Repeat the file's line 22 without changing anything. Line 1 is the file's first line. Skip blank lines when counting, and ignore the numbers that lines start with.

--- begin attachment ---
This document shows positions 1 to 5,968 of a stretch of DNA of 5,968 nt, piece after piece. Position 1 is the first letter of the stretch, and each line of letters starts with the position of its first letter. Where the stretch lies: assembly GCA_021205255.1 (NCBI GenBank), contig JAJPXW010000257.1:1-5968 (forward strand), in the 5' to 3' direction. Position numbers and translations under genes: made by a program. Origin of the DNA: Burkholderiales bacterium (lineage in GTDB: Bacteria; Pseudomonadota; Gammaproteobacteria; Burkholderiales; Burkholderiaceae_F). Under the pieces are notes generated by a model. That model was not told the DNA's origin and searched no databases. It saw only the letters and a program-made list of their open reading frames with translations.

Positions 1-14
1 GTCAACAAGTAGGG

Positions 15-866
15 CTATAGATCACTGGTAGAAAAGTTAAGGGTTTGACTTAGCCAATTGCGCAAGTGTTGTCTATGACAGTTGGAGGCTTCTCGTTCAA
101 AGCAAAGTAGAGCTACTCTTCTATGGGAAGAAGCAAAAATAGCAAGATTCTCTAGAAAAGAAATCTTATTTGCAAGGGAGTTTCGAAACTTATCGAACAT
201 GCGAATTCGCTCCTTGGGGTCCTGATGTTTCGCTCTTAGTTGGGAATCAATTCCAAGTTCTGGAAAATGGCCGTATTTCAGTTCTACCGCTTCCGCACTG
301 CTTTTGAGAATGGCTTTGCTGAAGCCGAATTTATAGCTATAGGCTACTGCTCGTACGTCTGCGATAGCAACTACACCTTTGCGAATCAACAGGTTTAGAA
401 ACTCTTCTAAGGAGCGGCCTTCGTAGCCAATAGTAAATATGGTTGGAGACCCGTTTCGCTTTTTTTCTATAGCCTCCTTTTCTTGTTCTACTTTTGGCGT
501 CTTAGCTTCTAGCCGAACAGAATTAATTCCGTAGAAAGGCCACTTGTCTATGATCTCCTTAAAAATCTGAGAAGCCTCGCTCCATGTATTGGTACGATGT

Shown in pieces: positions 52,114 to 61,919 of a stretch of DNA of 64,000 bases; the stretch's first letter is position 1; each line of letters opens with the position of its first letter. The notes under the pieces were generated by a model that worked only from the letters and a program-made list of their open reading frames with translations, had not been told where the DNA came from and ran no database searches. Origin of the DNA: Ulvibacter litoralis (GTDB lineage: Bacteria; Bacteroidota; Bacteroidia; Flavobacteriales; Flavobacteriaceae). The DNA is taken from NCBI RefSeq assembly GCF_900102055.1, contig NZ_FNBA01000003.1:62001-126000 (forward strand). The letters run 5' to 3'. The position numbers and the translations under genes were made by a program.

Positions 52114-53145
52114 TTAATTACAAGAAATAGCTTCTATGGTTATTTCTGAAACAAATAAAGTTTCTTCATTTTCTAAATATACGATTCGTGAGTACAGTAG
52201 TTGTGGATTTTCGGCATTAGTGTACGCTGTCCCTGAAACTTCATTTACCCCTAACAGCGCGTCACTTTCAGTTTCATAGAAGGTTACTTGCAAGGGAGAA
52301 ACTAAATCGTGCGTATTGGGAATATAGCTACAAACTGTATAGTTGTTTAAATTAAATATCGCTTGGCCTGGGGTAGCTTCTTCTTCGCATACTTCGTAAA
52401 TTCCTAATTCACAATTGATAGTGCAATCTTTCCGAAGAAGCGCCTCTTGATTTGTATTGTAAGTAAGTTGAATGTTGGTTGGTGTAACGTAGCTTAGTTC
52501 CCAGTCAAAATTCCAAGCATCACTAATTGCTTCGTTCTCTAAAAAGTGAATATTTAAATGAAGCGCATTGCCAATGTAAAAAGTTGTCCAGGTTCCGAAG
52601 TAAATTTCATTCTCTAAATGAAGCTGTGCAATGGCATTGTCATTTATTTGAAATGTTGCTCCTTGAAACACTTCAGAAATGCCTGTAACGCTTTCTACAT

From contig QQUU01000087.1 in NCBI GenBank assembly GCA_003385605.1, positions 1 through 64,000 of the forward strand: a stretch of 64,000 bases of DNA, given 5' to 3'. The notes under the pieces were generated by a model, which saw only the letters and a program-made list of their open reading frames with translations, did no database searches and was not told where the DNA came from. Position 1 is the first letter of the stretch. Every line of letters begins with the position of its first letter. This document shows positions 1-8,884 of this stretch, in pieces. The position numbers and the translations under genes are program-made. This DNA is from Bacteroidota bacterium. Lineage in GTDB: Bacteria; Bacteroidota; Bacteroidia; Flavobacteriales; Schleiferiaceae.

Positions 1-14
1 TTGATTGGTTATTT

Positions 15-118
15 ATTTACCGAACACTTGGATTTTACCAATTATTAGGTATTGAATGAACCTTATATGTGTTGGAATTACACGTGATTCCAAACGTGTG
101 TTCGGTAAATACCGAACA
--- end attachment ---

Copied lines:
Positions 15-118